God's Outlaw (1986) Poster


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Solid Historical Drama
Glaschu22 December 1999
This played on Canada's CTS recently and I was glad to have the opportunity to see this rare piece of historical drama. I wonder how many other networks would play a movie about the trials and tribulations of the translator of the English Bible. This is a captivating story for those with an interest in the Bible, history and period films. If they made collectable superhero cards for translators, William Tyndale would be on one of them.

The dialog is well written and the performances are solid, fine English stage-type acting. Not Oscar award material but as watchable as any period stage drama I have seen.
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Re: Excellent Film
kjvman4023 October 2004
God's Outlaw is an accurate portrayal of a giant of the Christian faith,I pray as I walk in this world to possess the same unmovable faith and courage as William Tyndale,Men such as William Tyndale, John Wesley,Martin Luther,John Wycliffe,and many more are the true example of what a hero is and they did it by Faith in God and God's unchangeable word with which cost Tyndale his life,Anyone who has read John Foxe's 'Book Of Martyrs' of William Tyndale's quest to translate the New Testament into the English Langage and not care about the consequences as well as all who laid down there life for the cause of Jesus Christ knows true courage and what it is not to compromise anything above Faith in God.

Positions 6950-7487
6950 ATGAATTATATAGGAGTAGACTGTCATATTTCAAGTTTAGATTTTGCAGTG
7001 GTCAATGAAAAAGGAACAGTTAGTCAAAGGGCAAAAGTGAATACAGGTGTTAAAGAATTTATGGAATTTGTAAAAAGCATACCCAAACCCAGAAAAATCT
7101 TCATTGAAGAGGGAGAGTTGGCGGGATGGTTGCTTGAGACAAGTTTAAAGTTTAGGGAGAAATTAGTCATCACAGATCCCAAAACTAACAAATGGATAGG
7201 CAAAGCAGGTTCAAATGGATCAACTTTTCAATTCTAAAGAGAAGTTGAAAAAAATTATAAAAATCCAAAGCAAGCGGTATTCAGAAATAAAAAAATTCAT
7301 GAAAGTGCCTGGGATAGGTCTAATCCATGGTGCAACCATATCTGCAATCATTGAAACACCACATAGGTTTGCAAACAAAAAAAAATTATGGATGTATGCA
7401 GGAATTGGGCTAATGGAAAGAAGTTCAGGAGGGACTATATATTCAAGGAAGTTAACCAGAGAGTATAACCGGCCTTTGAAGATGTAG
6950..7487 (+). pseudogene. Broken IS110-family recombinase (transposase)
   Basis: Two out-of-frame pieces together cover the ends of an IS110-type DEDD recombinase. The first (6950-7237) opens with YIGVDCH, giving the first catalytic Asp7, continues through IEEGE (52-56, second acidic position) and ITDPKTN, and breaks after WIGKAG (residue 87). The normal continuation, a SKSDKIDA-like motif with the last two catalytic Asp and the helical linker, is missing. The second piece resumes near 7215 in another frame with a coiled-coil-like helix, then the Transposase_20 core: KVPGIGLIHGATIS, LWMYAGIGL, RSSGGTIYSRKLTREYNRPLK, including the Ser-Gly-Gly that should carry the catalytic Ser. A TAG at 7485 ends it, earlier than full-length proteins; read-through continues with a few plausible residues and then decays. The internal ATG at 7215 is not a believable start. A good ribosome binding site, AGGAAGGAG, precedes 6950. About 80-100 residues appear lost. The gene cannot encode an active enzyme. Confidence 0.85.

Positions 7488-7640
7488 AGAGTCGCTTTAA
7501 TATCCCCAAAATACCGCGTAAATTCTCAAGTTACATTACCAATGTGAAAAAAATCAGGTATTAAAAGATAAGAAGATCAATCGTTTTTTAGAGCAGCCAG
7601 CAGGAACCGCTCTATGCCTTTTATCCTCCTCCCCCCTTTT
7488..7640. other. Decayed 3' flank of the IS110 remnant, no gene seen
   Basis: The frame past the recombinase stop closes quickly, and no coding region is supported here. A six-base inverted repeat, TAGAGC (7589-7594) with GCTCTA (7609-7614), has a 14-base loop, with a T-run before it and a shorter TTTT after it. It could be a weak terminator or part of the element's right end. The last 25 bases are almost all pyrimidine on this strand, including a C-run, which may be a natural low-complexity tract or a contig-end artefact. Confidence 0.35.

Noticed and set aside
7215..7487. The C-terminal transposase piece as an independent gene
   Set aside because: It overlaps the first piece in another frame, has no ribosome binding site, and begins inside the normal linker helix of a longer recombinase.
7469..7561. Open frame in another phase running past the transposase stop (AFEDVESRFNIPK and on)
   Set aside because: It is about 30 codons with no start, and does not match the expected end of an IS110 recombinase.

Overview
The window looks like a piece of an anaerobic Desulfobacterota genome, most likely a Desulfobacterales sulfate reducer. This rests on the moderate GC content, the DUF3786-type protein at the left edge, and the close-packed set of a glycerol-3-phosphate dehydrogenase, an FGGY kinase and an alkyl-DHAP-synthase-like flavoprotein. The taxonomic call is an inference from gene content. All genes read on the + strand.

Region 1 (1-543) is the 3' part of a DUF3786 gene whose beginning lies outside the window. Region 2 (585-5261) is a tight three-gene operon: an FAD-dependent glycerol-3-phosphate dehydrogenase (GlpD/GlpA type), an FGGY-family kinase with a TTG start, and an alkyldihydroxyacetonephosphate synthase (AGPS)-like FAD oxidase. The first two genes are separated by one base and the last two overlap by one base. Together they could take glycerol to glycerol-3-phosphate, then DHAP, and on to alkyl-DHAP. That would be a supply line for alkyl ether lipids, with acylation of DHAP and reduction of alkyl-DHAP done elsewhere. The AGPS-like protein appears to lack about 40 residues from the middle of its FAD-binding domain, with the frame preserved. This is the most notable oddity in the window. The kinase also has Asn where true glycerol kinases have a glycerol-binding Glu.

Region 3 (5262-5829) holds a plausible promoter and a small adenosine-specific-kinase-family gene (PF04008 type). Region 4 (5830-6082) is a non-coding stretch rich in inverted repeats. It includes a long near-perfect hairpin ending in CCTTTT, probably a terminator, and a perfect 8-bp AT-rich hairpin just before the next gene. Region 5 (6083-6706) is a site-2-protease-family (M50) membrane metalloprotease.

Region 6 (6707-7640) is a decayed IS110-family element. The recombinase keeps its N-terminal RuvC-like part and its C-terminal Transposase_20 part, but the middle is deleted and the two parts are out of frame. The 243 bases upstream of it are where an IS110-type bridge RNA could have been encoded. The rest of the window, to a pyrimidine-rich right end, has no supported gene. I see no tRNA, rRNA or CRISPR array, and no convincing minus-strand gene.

God bless
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Pay attention, this film matters!
Bill Phillips23 November 2016
I have mixed feelings about this film, but it's worth talking about. First of all, for a 1986 film, it is a low budget production, a 4:3 screen ratio, and a low resolution DVD. So, poor picture quality for a hi-res flat screen. It is a good enough film that it should be re- scanned and issued in a higher resolution format.

Other than that, it's aimed at religious audiences, fair enough, but is a little stylized in that direction. The story and dialogue are sophisticated and almost Shakespearean, which was probably the intent, but makes it a bit stuffy and pompous.

Still, in spite of the above, it's a remarkable civil rights story, documenting the tyranny of King Henry VIII. It's astounding that a father in that time could be burned at the stake for teaching his child the Lord's Prayer in English. It's really an important and well done story that illustrates the crucial importance of freedom of speech and freedom of the press.
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